Tantra says that every cell of the body can be brought to a point of Bliss. If one will do T’ai Chi Chih and then remain quiet for a period of time – not thinking, not planning, not conceptualizing – he or she can experience the same thing. With absolute quiet of the mind, a pulsation will be noticed throughout the body. The movement of the Chi can plainly be felt, and that feeling is one of Bliss.
We tend to cloud the mind with worry, creating problems where none exist. Then we agonize over the problem, completely ignoring the ground from which the problem has sprung. This is “beating the cart instead of the horse” in Zen terms. (Zen is not advocating beating animals!) If the problem goes away, another will arise in its place as long as the ground from which it arose is unchanged.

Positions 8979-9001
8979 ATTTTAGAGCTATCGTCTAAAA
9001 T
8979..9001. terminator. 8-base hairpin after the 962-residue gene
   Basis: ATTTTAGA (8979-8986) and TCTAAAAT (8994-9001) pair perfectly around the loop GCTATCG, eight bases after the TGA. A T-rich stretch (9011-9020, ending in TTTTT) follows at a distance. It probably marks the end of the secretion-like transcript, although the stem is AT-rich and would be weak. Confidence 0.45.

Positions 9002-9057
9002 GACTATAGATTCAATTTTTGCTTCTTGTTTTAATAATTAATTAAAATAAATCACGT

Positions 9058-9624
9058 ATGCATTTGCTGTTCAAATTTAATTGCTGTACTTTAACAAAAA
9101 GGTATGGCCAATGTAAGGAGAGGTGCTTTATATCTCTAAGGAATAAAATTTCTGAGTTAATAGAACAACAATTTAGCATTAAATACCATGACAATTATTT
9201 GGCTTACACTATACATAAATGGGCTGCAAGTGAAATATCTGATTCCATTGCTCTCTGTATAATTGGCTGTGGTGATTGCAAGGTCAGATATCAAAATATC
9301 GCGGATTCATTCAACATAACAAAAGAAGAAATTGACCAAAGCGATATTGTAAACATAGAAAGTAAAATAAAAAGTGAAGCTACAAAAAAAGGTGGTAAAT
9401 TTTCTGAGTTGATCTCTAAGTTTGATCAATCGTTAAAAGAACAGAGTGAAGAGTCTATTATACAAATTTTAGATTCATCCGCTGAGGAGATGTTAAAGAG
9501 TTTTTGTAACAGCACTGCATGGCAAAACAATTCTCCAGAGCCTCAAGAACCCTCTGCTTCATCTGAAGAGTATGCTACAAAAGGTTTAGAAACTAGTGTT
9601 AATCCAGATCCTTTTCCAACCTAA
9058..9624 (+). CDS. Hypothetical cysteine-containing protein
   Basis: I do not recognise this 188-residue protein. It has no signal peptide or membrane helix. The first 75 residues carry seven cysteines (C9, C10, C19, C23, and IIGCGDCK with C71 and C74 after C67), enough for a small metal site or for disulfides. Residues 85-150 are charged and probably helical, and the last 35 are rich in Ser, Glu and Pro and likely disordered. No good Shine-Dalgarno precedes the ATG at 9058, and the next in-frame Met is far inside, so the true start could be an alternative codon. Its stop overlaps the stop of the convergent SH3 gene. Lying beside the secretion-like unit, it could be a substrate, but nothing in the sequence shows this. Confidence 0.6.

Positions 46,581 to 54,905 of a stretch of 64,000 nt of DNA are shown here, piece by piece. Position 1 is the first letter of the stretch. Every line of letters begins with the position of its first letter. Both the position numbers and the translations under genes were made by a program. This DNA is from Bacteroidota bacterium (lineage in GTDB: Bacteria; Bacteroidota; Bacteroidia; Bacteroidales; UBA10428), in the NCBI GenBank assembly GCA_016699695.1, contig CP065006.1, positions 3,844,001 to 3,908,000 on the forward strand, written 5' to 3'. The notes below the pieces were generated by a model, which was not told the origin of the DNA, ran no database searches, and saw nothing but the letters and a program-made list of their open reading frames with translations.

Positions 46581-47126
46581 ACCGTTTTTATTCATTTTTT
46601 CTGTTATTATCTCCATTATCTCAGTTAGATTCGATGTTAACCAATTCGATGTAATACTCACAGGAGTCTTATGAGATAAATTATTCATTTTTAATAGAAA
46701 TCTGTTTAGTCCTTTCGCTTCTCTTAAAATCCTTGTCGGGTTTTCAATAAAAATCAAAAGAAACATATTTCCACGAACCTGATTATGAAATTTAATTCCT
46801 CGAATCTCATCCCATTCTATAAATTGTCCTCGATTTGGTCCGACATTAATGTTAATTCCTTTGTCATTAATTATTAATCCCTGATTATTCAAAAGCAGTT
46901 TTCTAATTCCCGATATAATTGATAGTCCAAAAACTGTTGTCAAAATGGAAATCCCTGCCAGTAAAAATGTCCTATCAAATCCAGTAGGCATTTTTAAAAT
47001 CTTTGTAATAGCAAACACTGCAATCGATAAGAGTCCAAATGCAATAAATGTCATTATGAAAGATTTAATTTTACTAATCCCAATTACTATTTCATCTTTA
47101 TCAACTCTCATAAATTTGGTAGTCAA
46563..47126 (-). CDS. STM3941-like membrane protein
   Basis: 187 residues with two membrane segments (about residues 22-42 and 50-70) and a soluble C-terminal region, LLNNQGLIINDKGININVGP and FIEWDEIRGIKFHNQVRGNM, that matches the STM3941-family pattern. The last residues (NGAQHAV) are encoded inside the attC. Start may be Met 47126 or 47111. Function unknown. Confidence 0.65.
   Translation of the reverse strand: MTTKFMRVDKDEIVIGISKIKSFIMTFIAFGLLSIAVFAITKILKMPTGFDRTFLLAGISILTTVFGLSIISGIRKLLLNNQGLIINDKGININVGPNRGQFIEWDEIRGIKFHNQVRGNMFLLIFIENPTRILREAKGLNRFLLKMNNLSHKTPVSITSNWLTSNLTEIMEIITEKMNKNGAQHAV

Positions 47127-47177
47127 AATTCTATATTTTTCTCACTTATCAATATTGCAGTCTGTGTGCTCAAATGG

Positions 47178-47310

In T’ai Chi Chih practice, the character of the Chi gradually changes (sometimes instantly), and then the ground where the seed sprouts has undergone a revulsion, in D.T. Suzuki’s terms. We do not fight the problem, be it a lack of something, an ad- diction, or whatever, but the problem cannot grow in the new, balanced soil. This is the aim of all true spiritual practice, and it happens so easily with T’ai Chi Chih practice, if that practice is regular and sincere. Some people practice sporadically, breaking off practice whenever there is something to worry over or resent, thus taking away the very tool that could be a help!
Constant resentment should be a warning to a person that something is wrong; the soil is ripe for new planting. Resentment comes from self-clinging. “Who are you to tell me what to do?” we say, creating a problem where none existed. Take a good look at the ground from which the resentment or the problem arose. Have the habit energies, the attachments, created that ground?